Iain M. Banks
Transition Cover

Transition: pulpy



Although the book has a veneer of science fiction - using many-world science as a starting point - there's actually zero consistent science in the book. The mind-body problem is just sidestepped - a bit like in Altered Carbon - and used inconsistently to be able to do something gimmicky with OCD and with polyglotism. In this sense, Transition is like a 21st century version of all that laughable telepathy focused scifi of the 50ies and 60ies.

Similarly, there's a veneer of deep thought and philosophy: solipsism gets some pages, but it's not that interesting - maybe if you're 15 it is. It's all painting by numbers. Let's try this insightful passage as an example:

He did recall, despite the pulsings of such concentrated extended pleasure, that there were people who existed in a state of perpetual sexual arousel, coming to orgasm continually, through the most trivial, ordinary and frequent physical triggers and experiences. It sounded like utter bliss, the sort of thing drunk friends roared with envious laughter over towards the end of an evening, but the unfunny truth was that, in its most acute form, it was a severe and debilitating medical condition. The final proof that it was so was that many people who suffered from it took their own lives. Bliss - pure physical rapture - could become absolutely unbearable.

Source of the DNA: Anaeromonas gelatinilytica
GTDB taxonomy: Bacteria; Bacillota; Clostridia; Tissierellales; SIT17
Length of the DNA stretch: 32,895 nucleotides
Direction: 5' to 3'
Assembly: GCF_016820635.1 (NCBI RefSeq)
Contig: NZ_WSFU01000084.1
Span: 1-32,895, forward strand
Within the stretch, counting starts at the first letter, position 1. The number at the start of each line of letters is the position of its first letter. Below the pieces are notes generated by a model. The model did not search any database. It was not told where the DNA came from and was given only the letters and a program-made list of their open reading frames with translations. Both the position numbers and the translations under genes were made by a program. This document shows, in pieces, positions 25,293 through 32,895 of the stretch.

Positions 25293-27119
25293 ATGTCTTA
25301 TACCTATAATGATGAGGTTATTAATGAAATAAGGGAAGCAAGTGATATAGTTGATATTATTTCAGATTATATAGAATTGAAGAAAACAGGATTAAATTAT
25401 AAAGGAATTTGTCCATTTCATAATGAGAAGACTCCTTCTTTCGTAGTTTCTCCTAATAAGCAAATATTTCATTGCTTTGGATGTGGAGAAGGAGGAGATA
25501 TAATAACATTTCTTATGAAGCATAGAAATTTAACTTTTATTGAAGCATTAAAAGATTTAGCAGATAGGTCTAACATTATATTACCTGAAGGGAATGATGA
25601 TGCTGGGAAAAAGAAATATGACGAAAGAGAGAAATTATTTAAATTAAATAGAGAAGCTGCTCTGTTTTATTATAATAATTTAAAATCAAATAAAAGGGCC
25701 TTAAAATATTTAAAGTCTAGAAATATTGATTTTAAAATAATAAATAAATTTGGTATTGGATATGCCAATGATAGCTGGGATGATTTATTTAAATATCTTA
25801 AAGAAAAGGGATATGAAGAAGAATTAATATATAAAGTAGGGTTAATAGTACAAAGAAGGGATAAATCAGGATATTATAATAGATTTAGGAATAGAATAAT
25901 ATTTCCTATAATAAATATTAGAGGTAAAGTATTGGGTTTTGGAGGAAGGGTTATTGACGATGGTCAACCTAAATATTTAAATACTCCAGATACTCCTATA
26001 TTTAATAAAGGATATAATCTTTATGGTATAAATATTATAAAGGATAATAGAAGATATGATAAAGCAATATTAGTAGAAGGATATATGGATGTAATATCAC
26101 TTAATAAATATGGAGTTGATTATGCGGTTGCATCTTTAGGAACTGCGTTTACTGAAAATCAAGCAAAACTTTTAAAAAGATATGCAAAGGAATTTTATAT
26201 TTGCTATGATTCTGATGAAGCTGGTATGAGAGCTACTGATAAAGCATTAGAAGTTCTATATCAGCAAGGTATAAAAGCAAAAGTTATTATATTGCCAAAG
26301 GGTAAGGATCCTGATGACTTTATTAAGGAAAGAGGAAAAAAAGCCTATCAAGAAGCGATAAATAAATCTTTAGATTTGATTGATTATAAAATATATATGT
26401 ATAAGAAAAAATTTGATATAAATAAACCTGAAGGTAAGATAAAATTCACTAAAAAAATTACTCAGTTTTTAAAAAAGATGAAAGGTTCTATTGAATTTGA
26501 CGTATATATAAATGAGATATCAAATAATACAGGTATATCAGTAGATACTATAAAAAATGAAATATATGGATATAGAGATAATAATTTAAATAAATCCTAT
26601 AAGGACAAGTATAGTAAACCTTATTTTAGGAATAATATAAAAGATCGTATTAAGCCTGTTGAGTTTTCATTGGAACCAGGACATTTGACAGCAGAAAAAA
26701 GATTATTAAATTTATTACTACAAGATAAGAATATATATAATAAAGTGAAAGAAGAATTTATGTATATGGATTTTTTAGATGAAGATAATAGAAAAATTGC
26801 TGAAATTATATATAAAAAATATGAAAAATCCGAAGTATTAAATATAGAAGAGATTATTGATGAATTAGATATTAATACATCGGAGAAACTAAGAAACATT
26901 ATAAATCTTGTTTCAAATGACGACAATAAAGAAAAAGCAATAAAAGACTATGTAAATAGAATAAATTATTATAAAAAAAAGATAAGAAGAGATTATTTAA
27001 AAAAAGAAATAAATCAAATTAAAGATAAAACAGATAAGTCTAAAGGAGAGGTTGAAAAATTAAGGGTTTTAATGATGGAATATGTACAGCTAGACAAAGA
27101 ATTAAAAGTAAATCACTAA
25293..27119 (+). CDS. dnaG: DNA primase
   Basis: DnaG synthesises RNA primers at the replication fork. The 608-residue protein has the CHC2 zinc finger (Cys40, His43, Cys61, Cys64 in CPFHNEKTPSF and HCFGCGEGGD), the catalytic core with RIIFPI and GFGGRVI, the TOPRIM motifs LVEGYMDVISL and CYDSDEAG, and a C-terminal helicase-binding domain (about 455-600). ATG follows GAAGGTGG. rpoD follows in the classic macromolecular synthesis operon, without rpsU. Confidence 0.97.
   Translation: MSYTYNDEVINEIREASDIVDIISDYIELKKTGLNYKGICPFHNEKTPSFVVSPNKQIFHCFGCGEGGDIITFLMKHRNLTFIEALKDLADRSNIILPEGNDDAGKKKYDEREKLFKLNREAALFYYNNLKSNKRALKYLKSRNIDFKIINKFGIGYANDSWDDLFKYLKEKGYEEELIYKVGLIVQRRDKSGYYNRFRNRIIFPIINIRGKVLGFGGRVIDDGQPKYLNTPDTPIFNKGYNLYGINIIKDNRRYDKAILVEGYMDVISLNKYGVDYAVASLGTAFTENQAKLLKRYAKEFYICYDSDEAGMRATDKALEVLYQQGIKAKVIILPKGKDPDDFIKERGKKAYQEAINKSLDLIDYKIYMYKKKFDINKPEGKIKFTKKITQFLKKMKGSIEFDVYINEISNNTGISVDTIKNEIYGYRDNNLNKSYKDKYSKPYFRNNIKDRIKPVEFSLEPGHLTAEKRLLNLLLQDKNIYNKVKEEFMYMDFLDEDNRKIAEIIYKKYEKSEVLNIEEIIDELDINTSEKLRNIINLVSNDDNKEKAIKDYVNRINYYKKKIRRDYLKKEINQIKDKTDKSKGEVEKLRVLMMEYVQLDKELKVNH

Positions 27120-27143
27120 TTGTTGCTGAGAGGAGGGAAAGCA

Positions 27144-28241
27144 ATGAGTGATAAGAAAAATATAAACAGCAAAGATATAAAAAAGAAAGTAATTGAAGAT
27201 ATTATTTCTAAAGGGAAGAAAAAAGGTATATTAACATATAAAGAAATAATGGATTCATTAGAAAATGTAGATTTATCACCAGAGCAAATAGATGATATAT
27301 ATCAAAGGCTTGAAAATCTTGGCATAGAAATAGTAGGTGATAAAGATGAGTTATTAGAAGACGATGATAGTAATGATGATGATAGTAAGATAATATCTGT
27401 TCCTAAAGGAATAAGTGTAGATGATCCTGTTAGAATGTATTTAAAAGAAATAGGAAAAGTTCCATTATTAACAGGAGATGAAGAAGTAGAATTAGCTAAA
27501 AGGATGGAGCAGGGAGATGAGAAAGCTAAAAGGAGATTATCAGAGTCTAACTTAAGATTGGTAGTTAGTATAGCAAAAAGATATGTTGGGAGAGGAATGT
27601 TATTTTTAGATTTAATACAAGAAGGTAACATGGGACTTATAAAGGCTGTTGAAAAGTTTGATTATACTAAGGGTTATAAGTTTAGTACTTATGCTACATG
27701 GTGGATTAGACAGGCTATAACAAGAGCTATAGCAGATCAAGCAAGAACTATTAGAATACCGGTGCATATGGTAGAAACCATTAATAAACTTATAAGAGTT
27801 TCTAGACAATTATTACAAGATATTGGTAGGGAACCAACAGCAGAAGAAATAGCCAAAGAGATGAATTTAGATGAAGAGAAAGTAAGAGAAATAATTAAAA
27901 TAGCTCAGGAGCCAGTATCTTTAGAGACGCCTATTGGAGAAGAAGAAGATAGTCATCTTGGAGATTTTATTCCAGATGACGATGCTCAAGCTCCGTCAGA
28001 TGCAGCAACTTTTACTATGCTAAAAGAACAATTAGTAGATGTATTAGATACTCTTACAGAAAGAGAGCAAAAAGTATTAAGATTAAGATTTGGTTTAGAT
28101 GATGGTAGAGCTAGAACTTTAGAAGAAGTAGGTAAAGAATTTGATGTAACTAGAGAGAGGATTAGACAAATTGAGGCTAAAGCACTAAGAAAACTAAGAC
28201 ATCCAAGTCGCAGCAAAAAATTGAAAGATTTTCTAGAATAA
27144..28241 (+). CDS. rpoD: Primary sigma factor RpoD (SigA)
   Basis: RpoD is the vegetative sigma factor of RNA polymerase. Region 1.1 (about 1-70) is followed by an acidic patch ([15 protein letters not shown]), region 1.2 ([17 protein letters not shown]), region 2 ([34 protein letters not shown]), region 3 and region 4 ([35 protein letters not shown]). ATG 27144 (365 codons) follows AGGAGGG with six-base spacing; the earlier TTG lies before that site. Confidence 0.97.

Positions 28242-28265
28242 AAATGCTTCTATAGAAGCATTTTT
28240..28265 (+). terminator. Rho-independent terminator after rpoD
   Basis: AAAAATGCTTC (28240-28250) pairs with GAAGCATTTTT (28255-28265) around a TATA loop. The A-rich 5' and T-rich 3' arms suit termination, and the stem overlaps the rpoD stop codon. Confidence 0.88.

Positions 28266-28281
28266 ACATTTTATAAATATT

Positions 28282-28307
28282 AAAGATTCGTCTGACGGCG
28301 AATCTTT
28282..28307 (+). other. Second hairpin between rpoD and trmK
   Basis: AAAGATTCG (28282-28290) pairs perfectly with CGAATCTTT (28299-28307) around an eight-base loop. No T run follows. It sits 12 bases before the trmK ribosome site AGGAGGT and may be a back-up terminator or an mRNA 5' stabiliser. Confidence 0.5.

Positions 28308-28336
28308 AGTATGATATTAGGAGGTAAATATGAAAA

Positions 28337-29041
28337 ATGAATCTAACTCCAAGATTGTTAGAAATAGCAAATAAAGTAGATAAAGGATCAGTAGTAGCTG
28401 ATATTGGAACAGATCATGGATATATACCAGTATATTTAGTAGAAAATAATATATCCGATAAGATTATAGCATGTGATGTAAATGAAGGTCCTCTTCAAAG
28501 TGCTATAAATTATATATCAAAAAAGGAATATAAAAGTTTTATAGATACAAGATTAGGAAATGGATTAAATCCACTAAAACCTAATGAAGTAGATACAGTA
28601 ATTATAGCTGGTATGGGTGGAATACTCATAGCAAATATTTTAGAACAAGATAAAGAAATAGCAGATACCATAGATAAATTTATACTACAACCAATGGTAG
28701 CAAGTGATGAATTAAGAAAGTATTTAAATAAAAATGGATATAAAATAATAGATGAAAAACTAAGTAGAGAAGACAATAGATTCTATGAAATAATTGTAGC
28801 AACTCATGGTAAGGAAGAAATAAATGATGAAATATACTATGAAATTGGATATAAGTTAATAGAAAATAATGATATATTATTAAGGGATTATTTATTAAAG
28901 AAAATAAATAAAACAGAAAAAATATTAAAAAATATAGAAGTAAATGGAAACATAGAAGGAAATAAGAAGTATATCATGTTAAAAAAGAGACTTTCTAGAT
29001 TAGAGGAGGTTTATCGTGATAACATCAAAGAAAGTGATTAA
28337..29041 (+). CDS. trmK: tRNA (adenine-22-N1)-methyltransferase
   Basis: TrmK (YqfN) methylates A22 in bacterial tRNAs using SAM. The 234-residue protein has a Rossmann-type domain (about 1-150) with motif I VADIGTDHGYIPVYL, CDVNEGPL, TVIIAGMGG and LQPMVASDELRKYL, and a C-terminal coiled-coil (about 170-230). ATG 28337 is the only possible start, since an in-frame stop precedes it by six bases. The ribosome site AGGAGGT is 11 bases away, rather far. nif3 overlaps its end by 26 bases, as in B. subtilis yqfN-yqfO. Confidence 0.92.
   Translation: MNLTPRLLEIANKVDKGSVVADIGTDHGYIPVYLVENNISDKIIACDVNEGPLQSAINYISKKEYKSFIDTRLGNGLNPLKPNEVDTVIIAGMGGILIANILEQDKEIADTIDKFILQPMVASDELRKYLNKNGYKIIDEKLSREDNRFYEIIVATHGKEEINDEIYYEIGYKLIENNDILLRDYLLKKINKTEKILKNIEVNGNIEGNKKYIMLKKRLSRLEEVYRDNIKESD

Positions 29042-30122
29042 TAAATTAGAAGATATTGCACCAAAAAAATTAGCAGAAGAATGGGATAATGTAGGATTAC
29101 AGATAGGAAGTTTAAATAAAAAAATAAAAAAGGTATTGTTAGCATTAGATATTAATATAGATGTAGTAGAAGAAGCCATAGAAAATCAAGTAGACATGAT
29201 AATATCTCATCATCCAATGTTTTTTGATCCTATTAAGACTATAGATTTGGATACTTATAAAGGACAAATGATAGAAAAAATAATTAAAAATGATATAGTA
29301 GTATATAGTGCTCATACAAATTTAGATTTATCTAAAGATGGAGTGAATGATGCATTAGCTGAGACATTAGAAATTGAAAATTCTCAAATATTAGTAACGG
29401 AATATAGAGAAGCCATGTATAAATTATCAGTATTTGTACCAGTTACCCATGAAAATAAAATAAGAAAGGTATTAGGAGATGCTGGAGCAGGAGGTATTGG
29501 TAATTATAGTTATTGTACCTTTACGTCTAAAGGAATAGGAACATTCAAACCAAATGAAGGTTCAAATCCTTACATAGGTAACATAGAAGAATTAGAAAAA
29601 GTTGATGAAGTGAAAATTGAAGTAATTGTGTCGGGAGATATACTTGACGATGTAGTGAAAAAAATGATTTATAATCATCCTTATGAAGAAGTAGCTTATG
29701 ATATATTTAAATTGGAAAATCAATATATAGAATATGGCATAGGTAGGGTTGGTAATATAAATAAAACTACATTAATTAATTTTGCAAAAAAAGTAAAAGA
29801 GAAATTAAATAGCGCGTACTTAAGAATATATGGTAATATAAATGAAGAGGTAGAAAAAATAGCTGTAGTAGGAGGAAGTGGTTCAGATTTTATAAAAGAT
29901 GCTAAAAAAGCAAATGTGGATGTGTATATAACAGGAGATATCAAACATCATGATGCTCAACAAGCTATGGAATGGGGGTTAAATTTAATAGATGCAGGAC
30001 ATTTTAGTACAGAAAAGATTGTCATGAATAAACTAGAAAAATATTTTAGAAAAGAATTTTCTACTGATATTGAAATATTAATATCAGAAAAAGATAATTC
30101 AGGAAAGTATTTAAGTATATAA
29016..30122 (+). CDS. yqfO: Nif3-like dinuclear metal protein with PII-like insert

Themes are typical hedonist Banks: lots of sex, some drugs. He opens the book explicitly by embedding the setting between the fall of the Berlin wall, 9/11 and the 2008 economic crisis. That seems promising at first, as Banks does it with quite some aplomb, but sadly none of the political stuff is explored - except for some asides about torture (in an interview he said to have Guantanamo in mind) and a few rants against capitalism. There's also the typical stuff about those that have superpowers and try to influence reality for the better, and that power corrupting... you've read it all before.


Please read the full review on Weighing A Pig...